In a world where everyone is suddenly a writer or a photographer, someone needs to lead the revolution. But only creatives are suited to the tip of the spear, asserted Oliver Freeman, writer, publisher, self-described futurist, and the first speaker For Is Data Killing Creativity?
Creatives have the skills required to pave the road ahead, successfully adapting to the unpredictable events and developments that make the future so exciting. While we can analyse data and trends, they are not futuristic and do not help us prepare for the unpredictable. Trends are retrospective. They are ways of looking backward to where we’ve come from, rather than looking forward to the future. And if we rely on them we will be caught off guard by world-changing events.
There are numerous examples of events that the analysis of trends had no way of predicting. The rise of the internet
The rise of the internet is an example of a world-changing event that could not be predicted by trends. We had no inkling in the mid-‘90s that just five to ten years around the corner was the whole world of social media, and we’ve moved from the information super highway to the relationship super highway. That journey has been devastatingly powerful.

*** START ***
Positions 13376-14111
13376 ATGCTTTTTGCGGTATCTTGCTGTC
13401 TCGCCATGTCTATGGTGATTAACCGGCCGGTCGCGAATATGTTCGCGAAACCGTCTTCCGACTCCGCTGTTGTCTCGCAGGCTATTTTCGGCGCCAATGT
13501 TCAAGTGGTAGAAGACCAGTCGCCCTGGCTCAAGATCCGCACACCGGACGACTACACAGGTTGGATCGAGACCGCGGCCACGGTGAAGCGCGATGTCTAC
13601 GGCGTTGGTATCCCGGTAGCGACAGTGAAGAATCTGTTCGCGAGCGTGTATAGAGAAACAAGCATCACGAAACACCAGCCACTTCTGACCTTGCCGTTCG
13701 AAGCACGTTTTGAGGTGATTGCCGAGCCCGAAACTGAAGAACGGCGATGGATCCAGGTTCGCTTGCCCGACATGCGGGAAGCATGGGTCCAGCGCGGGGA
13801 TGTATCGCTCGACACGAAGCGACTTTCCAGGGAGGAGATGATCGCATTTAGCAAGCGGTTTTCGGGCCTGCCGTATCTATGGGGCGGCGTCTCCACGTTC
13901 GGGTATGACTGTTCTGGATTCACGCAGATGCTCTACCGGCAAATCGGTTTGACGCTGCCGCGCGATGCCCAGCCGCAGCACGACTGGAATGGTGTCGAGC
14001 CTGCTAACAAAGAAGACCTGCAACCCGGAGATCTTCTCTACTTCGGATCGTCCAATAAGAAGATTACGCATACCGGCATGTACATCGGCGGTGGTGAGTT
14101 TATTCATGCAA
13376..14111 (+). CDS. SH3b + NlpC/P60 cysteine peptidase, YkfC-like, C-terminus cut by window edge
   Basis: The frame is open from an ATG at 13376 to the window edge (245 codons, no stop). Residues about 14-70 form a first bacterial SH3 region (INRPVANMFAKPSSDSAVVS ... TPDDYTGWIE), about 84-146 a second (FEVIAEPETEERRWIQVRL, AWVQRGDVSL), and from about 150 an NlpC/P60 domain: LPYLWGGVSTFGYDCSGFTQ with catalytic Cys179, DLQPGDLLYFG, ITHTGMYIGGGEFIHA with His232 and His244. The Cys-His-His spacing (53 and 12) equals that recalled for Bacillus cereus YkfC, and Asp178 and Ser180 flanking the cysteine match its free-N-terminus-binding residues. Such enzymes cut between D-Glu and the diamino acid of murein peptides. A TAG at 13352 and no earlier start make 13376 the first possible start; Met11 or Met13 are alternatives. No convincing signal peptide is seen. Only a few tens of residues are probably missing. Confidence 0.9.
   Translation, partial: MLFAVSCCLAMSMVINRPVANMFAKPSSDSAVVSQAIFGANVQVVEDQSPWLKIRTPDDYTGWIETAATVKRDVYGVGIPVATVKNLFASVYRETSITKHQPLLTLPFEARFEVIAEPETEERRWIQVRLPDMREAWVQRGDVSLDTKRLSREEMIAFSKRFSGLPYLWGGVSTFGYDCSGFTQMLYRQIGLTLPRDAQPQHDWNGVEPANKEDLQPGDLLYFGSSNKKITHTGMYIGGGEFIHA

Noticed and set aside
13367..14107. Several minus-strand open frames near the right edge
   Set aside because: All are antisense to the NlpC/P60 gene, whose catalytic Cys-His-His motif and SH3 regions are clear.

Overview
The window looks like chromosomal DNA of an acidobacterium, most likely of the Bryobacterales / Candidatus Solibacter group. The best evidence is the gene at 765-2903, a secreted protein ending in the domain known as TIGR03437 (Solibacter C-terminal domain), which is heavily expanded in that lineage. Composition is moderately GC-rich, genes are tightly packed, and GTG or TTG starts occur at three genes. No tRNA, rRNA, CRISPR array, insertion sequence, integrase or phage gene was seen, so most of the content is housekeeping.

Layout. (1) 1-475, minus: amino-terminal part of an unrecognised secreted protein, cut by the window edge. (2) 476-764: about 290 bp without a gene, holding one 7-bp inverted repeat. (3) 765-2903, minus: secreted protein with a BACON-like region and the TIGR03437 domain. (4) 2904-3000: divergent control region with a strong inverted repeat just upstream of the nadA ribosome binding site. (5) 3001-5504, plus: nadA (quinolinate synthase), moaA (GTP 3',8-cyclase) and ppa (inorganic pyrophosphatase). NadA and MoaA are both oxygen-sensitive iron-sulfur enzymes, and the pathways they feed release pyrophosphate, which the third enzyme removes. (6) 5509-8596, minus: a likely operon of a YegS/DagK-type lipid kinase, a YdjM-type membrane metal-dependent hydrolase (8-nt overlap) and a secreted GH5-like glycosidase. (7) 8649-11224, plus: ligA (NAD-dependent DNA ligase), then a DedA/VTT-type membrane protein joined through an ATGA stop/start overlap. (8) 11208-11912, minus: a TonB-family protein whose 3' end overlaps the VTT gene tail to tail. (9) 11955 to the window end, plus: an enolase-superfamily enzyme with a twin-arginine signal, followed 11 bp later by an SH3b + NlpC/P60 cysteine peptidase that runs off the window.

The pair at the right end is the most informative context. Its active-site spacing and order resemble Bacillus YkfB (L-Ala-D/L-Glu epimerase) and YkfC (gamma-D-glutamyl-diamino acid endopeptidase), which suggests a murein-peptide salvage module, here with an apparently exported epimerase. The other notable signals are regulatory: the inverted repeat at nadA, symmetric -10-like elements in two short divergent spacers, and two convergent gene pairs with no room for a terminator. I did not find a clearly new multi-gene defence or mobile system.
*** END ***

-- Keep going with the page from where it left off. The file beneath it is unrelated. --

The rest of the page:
Our lives are full of these events, which suddenly occur disruptively out of nowhere. Further examples include the 9/11 terrorist attack on New York’s World Trade Centre, and the demise of the Soviet Union, while the more personal unpredictability of Freeman having spent 30 years living in Australia, after a childhood and young adulthood in the UK demonstrates that our lives are full of unpredictable turns.
Similarly, in the early days of his publishing career, Freeman received the proof of Germaine Greer’s The Female Eunuch. He read it in one sitting, starting at four o’clock in the afternoon and going home six hours later. Despite the books devastating impact on him, he had trouble persuading his colleagues that it was going to be a big book. The book’s opening print run of 2,500 was far fewer than the 10,000 Freeman had wanted, but several million copies later he feels vindicated.
The uncertainty that relates to stories such as these is what makes up creativity.
Data is impacting this creativity by raising the common denominator, but it has also caused the top line to become fixed. We are losing the ability to go above the numerator and get to somewhere new.
Commodification is everywhere at the moment. Performance is all that people are concerned about. When everyone is a writer or a photographer, who is leading the revolution? The only people who can are creatives, and this is a call for creative to take charge.
Oliver Freeman is writer, publisher, and futurist. You can follow him on Twitter @OliverNFreeman.